I went for lunch with my prof and another student. I had my first glass of beer in a long time. It was delicious.
I just caught my bus in the nick of time on my way back to Richmond.
I went to my night class, which, despite recent negativity, went fairly well.
I received a phone call, from Fernando. "We'd like you to come work for us for the Olympics."
Extreme excitement, anxiety, nervousness, more excitement, overtakes my life. At this point in my day, things are great.
I arrive home. There are two packages waiting for me, plus two cupcakes covered in chocolate icing from my landlords.
One package has specific instructions: do not open until Feb. 14. It is from Ben. I have not opened it.
The other package: from mom and dad, with the words "Keep up the good work" written on the outside. Inside: 12 delicious homemade zuchini muffins, a chocolate heart, peanut butter cups, and two packages of Brown's Famous beef jerky.
I think I've had a good day.
Sunday, February 7, 2010
Sometimes I believe I have seasonal affective disorder. That is, I avoid doing all means of work because of the weather.
Then again, I think that is just a poor excuse to disguise the fact that I procrastinate. Badly.
I have a midterm tomorrow. I haven't studied. I mean, I look at the notes I've made, 14 pages to be exact, all typed in appealing font so as not to deter me, but the words sort of blend together in a nonsensical way, and I have no desire to blatantly stare at them, again and again.
I blog. I watch movies. I go for a run. I turn on the tv. I eat dinner. I blog again. I take pictures of my bike. I call my boyfriend. I call my mom and dad. i call my sister. I watch another movie.
Saturday, February 6, 2010
Our deepest fear is not that we are inadequate.
Our deepest fear is that we are powerful beyond measure.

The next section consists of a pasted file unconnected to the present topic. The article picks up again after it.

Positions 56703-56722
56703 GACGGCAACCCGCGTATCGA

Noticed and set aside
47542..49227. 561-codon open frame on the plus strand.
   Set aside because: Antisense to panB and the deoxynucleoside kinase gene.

It is our light, not our darkness, that most frightens us.
We ask ourselves, Who am I to be brilliant,
gorgeous, handsome, talented and fabulous?
Actually, who are you not to be?
Your playing small does not serve the world.
There is nothing enlightened about shrinking
so that other people won't feel insecure around you.
We are all meant to shine, as children do.
It is not just in some; it is in everyone.
And, as we let our own light shine, we consciously give
other people permission to do the same.
As we are liberated from our fear,
our presence automatically liberates others.
Friday, February 5, 2010
My poor little Raleigh... she has been sitting quietly in the corner of the car port, day after day, night after night, in the rain, or the sun, waiting patiently for the day when I come outside and take her for a ride.
Unfortunately, life has not been flexible in meeting Raleigh's needs. Life has instead consumed all the time I would much rather be spending cruising on her seat, heading down to Steveston village, with my camera in her basket.
Even her back wheel, from lack of use, has become weak and could use a few pumps of air to fill the big void she must be feeling from not being enjoyed. Don't worry little Raleigh, I will ride you soon, I promise. Especially if the next week's forecast is correct - 6 days of sunshine, with 10 degree weather.
Keep your chain crossed, Raleigh, and I will cross my fingers, and soon we will bicycle off together.
Thursday, February 4, 2010
The fresh air, I miss the most.
Cold, harsh wind against my face, at high places
Places where the view, like the waves on the ocean, goes on forever in mountain ranges.
I miss home. On nights like this, would give
to sit on that rock, in the summer sun.
Feel the heat warm my skin.
Sitting in the clouds of home.
Monday, February 1, 2010
I'm becuming one of those peeple that Konstantly is ofended when others can not spel properley.
Chocolate is spelled with an E.
you are is you're, not your.
Awesome, is not awsome.
Maybe it's the journalist in me, or maybe it's just something that isn't too hard to do. Or maybe I'm a prude. huh.